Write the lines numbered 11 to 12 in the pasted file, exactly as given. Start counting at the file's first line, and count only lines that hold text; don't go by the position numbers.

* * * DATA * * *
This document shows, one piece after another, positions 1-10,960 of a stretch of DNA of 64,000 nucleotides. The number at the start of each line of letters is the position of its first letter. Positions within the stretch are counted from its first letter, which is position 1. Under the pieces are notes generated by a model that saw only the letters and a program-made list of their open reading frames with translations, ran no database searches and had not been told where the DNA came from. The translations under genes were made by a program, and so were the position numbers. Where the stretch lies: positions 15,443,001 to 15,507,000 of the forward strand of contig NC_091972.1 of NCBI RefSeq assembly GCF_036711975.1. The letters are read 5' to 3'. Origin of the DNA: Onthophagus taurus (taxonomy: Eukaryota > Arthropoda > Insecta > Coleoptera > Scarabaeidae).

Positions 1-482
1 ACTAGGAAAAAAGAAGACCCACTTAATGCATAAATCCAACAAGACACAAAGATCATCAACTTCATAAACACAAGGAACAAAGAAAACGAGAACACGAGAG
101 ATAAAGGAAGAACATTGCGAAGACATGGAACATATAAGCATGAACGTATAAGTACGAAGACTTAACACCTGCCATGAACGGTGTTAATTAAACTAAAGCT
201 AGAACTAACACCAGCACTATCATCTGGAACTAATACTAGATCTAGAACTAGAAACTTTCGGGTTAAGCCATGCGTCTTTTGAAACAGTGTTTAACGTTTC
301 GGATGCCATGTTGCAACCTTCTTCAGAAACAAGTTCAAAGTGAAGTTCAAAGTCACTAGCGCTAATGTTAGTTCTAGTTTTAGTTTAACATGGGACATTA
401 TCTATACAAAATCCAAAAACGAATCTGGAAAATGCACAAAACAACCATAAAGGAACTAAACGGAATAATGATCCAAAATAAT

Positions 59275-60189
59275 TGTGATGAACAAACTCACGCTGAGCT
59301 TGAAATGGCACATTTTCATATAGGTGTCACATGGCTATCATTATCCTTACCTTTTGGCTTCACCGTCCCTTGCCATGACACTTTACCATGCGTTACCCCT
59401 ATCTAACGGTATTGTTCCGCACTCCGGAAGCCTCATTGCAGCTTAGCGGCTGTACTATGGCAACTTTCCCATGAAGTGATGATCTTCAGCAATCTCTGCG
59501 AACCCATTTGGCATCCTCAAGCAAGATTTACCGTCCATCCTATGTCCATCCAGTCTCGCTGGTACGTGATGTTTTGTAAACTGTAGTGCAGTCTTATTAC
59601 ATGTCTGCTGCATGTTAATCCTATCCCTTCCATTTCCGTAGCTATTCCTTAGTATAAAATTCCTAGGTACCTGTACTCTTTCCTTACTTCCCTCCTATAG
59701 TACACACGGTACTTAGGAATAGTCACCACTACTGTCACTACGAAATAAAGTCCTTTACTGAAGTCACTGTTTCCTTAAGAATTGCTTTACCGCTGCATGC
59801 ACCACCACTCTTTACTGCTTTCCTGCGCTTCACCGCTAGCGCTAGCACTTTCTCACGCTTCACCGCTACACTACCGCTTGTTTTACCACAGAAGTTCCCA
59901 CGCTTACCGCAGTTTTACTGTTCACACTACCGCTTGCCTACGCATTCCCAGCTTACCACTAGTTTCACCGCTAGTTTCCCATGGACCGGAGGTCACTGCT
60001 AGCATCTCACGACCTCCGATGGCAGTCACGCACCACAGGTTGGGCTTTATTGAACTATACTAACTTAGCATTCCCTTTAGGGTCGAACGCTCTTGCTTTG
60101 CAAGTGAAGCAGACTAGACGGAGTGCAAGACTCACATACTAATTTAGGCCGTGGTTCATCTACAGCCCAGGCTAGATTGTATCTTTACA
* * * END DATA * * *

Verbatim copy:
59401 ATCTAACGGTATTGTTCCGCACTCCGGAAGCCTCATTGCAGCTTAGCGGCTGTACTATGGCAACTTTCCCATGAAGTGATGATCTTCAGCAATCTCTGCG
59501 AACCCATTTGGCATCCTCAAGCAAGATTTACCGTCCATCCTATGTCCATCCAGTCTCGCTGGTACGTGATGTTTTGTAAACTGTAGTGCAGTCTTATTAC